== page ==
The novel coronavirus, which has prompted a state-wide shelter-in-place order, has been a modern-day phenomenon that’s disrupted everyone’s lives. It has been, in a word, trying. Psychologically and physically, we are being asked to shift our lives in dramatic fashion.
Sometimes we just need a break. If you yearn to tune out the news for an hour or two (stepping away from Twitter is a good, albeit difficult, practice), here are thirteen stories published on Curbed SF from the last year that will get your mind off the temporary situation saddling us all. These articles run the gamut, from the two migrations happening in San Francisco to a mystical chunk of land in Albany to a Hillsborough redesigned to look like a popular Hanna-Barbera cartoon.
As always, thanks for reading.
To live on Angel Island is to exist between worlds. Tiburon, a picturesque, wealthy town in Marin County, replete with boutiques, speciality grocery stores, and glassy mansions, is 1.6 miles away. San Francisco, the world’s tech center, home to billionaire startup founders and venture capitalists in fleece vests, is six miles away. And in the bay between them is Angel Island, 1.2 forested square miles populated by deer, raccoons, and birds. There are no tech workers or retired venture capitalists with second homes here, just a collection of dorms and standalone homes that rent for less than the price of a parking spot in San Francisco. There are no shops or restaurants. There isn’t even a grocery store or street lights. At night, it’s dark enough to see the stars, dimmed somewhat by the blazing lights of San Francisco in the distance.
Bolinas wanted to stay hidden—then came the internet by Ethan Varian
This enclave in Marin County, primarily a residential community that maintains “a healthy balance between tourist and resident,” was once a hidden coastal jewel. But with the onset of travel blogs, Google Maps, and short-term rental sites like Airbnb, Bolinas is anything but hidden. And many long-time residents say that balance is quickly approaching a tipping point.
If San Francisco is so great, why is everyone I love leaving? by Diana Helmuth
A heartbreaking love letter to Baghdad by the Bay, Diana Helmuth’s first-person piece explores the affects of two migrations: One being a continuation of the siren song that is the California dream. The other being the one that few people want to talk about, though it affects nearly everyone.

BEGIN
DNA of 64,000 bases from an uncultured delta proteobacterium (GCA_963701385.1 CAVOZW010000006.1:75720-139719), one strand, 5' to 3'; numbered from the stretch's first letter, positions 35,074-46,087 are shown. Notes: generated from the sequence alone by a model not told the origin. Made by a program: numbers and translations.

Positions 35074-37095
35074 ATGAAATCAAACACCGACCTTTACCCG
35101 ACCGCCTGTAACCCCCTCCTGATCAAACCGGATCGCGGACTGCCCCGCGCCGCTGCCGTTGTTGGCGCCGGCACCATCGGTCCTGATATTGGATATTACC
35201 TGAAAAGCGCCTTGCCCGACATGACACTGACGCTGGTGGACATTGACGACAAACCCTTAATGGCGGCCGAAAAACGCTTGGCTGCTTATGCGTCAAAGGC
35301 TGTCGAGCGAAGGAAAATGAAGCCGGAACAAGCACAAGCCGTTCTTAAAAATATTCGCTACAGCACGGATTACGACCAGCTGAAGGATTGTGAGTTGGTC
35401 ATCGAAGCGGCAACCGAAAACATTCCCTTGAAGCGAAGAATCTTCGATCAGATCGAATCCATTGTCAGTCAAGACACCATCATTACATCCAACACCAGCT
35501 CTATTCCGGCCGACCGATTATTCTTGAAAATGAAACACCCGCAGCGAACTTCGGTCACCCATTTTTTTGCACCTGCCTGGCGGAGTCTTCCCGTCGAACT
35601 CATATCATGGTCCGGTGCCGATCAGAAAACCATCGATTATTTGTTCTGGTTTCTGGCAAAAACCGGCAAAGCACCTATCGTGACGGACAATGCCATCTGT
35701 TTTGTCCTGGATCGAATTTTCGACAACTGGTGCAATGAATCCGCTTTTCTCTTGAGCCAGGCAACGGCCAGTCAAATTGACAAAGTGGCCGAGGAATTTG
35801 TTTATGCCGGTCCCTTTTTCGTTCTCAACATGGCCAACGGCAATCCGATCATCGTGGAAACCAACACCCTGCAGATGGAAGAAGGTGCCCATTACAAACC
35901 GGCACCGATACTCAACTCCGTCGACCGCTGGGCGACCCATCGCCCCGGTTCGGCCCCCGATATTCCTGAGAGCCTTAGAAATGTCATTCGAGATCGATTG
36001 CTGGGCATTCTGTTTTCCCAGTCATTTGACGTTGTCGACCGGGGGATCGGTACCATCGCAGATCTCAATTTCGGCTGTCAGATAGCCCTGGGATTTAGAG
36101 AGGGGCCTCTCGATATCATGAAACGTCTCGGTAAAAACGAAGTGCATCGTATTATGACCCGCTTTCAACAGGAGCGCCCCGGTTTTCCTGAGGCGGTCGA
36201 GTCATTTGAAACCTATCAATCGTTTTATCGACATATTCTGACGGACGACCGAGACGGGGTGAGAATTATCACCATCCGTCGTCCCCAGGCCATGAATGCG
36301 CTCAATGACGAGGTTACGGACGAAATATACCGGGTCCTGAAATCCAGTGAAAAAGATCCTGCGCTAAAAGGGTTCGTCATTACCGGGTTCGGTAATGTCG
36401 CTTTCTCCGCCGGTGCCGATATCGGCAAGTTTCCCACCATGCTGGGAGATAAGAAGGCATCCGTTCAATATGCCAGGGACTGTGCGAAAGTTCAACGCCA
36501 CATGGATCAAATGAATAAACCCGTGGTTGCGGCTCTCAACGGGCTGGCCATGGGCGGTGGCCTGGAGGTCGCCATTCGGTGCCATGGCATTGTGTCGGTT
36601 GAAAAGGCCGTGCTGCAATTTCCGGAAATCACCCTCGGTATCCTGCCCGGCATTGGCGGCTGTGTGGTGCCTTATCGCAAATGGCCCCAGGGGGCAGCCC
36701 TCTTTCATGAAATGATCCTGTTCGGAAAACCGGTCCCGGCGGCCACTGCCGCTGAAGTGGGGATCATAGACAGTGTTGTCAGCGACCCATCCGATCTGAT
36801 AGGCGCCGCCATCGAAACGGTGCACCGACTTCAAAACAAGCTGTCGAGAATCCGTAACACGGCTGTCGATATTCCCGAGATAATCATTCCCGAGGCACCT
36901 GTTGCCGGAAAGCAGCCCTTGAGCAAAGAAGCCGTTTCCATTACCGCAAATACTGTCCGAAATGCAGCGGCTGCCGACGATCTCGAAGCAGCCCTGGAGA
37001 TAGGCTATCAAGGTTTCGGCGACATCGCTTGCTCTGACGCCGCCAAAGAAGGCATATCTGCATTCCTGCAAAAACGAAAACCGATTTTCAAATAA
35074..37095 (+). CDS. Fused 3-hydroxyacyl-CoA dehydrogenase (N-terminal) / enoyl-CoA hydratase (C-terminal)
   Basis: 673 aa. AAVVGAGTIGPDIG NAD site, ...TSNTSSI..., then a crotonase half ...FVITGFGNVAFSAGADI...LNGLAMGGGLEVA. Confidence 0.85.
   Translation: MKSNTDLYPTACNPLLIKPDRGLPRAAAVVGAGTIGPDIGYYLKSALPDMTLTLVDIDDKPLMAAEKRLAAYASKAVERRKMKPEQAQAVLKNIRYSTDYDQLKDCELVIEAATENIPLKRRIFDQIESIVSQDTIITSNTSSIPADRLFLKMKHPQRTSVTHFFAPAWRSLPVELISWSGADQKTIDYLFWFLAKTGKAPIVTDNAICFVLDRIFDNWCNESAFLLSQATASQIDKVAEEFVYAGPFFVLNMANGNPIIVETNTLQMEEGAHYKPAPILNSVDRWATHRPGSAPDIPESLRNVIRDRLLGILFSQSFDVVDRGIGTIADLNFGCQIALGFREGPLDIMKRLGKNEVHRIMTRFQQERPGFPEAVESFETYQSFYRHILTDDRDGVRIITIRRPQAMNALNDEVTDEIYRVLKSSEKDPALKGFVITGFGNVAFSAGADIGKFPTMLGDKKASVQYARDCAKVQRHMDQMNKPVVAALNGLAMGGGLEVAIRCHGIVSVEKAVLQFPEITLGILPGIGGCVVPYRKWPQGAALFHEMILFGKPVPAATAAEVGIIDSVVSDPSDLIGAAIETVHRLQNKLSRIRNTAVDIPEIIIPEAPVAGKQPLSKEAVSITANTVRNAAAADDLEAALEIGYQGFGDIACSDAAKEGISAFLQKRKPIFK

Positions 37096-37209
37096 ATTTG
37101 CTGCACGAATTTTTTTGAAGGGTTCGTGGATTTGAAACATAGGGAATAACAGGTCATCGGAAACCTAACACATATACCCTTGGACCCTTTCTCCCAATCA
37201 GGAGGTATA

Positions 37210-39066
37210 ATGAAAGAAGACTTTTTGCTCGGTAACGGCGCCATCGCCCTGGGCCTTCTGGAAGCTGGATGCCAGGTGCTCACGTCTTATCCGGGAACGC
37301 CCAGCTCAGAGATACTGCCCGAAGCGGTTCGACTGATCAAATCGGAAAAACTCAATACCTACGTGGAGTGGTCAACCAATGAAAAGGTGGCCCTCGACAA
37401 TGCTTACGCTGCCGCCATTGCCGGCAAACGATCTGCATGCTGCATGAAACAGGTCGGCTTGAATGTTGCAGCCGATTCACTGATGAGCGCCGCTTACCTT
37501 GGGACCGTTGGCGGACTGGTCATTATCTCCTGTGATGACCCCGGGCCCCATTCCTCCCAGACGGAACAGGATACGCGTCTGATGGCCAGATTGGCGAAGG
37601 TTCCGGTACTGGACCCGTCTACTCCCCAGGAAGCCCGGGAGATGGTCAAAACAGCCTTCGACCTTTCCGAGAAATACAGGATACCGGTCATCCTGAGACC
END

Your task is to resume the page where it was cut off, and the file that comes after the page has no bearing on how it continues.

“It has been—often all at once—a landfill, an encampment, a community, an art installation, a museum, a music venue, a playhouse, a racetrack, and a dog park.” Learn all about this magical chunk of land in the Bay Area, one of the few that still allows creativity to run free, with some of the best views in the world. And no one’s quite sure what’s going to happen to it next.
Thanks to rent control, I finally get to live alone by Brock Keeling
Outside of an IPO-infused influx or cash or a fat trust fund, one of the few ways a San Franciscan can live alone in one of the most expensive cities in the world is by the power of rent control. Is it a good thing? A bad thing? This piece details one man’s chance at living alone for the first time in 45 years thanks, in part, to rent stabilization.
The Bay Area’s 10 most important buildings of the past decade by Leilani Marie Labong
As Curbed looked back over the last decade, we witnessed an evolving landscape. A company’s horizon-defining skyscraper ascended into the stratosphere over San Francisco, and residential high-rises sprouted up to solve the need for more (luxury) housing amid maxed-out urban density. Here are the Bay Area’s best designs over the last ten years.
101 things to love about Oakland by Pen Harshaw and Azucena Rasilla
While some memories of Oakland have vanished, other experiences remain firmly in place. From the right-field bleachers crew at the Oakland Coliseum and Colonial Donuts to the large, fake watermelon slice on the banks of the San Leandro Bay and the Ghostbusters building, here are 101 things to love about Oakland.
7 San Francisco neighborhoods everyone should be watching by Adam Brinklow
San Francisco is building more now than it has in generations. More homes, more commercial and office space, more parks, and more public spaces. But at the same time, the city is also very busy not building. Not building because of legal challenges to development, not building because of red tape, not building because of NIMBYism and public health worries, and in some cases because of scandal. Here are the seven neighborhoods, poised for unprecedented growth, that everyone should be watching.
“Even before we shot anything, we’d be scouting locations and find a place we’d love. Then we’d come back, and they’d be bulldozing it.”
Golden Gate Park turned 150 years old this spring, a major San Francisco moment worth honoring, even if you can’t actually visit it right now. To illustrate how big this occasion is—a pandemic notwithstanding—we’ve plumbed the depths of the park’s past, present, and future to unearth 150 reasons to cherish this three-mile-long green space carved out of sand and shore dunes more than a century ago.
Peek inside the Hillsborough Flintstone House by Brock Keeling
Yabba dabba redo.
Can San Francisco be fixed? by a slew of local journalists, a few policy influencers and activists, and one noted tech CEO
From afar, San Francisco’s skyline looks pristine and thriving. But take a closer look. From how we interact with each other to vivid displays of the widening divide between rich and poor, it’s not as booming as it appears from a distance. As many have suggested over the last decade: The city might be broken. Read how a smattering of local notables responded to the query: Can the city, unassailably cracked, be fixed?
I turned my bedroom into a minimalist cocoon—and now I can sleep by Brock Keeling
Here’s how I did it.